How are states and municipalities surviving?

Discussion in 'Economics' started by bond_trad3r, May 10, 2009.

  1. Since they can't print their own money and all. I've heard much of the stimulus was in reality just a bailout for the states. 2010-2011 budgets should be interesting as the economy deteriorates further.

    I've been a harsh critic of Florida's budget process, but recently I've been satisfied. It's far from perfect, but a couple more years of sharp economic declines will be exactly what the state needs to cut the waste out of government.
  2. This was a bail out of the Government. If the banking system was allowed to clean its self up then Government would not have been able to borrow.

    If the Banking system could have failed without cutting off funds to the Government then we would not see all of this money being made available.

    The Government will never allow their source of funds to dry up.
  3. Municipalities are hiring lobbyists for bailout money, raising taxes, writing more traffic tickets.
  4. What about all those short term debt instruments they bought based on Sub-Prime Mortgages?
    Didn't all of that blow up in the states' collective faces?
  5. I'm not sure.

    :eek: :eek: :eek:
  6. googled: which states have budget shortfalls
    "States are facing a great fiscal crisis. At least 47 states faced or are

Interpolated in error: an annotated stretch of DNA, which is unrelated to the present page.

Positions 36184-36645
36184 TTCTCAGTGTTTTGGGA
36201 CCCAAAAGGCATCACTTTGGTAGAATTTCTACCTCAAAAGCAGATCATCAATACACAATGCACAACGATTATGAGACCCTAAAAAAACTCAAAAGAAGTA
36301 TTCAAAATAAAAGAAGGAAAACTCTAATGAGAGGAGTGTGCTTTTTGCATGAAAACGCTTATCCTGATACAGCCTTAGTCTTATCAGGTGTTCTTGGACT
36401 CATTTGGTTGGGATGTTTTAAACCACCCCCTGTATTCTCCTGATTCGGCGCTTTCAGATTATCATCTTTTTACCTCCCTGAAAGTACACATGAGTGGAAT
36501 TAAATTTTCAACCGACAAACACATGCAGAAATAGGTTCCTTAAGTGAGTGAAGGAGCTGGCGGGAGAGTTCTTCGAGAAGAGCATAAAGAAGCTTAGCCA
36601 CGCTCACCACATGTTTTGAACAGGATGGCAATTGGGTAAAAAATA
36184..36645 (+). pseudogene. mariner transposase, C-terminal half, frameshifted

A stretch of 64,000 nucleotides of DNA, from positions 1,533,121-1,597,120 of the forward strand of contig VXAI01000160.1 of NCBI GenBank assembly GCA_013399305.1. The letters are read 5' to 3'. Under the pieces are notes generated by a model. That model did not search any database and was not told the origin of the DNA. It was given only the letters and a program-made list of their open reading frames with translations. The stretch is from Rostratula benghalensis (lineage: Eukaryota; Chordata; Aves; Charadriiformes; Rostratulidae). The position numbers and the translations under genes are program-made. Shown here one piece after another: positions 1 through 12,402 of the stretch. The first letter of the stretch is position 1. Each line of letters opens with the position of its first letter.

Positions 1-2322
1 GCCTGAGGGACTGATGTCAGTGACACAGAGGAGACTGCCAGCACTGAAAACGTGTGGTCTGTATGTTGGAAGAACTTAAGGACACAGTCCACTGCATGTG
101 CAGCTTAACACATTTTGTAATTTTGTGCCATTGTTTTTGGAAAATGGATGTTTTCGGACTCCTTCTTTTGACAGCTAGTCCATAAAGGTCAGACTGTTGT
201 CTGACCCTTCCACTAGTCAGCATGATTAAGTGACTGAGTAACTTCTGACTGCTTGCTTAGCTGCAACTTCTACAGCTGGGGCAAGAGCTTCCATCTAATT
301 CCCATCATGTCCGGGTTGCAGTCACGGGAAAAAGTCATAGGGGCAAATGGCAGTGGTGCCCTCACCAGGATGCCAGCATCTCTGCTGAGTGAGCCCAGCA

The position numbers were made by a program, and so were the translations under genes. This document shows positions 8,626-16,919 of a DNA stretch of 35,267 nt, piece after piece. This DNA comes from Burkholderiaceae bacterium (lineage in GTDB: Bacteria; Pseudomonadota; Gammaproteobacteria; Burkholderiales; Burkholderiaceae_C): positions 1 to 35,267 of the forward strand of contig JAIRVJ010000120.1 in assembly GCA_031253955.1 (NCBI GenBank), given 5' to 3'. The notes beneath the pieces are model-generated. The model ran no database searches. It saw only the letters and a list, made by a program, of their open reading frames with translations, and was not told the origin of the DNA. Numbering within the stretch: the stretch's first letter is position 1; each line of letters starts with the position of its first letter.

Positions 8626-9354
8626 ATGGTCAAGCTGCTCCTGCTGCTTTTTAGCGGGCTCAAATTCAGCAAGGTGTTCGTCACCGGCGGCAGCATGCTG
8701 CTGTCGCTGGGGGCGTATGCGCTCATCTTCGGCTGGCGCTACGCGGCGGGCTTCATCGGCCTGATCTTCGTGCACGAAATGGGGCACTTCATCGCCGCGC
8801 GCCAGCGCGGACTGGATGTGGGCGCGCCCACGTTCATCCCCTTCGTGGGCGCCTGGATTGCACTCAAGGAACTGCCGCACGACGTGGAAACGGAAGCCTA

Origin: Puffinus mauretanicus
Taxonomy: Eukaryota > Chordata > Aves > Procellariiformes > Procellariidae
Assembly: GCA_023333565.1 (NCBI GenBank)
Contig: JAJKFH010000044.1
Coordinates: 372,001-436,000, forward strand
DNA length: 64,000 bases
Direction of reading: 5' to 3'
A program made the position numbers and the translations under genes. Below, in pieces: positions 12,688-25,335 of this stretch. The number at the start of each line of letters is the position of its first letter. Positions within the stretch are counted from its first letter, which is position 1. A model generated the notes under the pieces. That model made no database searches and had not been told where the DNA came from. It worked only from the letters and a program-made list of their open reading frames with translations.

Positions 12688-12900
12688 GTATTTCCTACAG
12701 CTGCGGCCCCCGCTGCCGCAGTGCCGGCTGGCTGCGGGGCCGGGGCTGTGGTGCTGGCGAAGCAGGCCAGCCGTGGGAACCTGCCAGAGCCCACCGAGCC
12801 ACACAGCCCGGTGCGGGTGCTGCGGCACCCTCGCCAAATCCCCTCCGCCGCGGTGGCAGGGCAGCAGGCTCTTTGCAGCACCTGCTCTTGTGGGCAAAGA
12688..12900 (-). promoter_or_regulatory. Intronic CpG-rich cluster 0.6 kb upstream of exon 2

facing shortfalls in their budgets for this and/or next year, and severe fiscal
    problems are highly likely to continue into the following year as well.
    Combined budget gaps for the remainder of this fiscal year and state fiscal
    years 2010 and 2011 are estimated to total more than $350 billion." . . .
    Updated March 13, 2009

    googled: which municipalities have budget shortfalls
    "The effect of the weak economy on Philadelphia’s budget cannot be
    overemphasized. Unfortunately, Philadelphia is not alone. The gap
    between state and local revenues and expenditures grew to record
    proportions - over $100 billion - in the third quarter of 2008, according to
    the Bureau of Economic Analysis. As a result, State and City
    governments across the United States have been required to take
    significant action to address large projected budget shortfalls. The maps
    show how other cities have dealt with the crisis—both in FY09 and for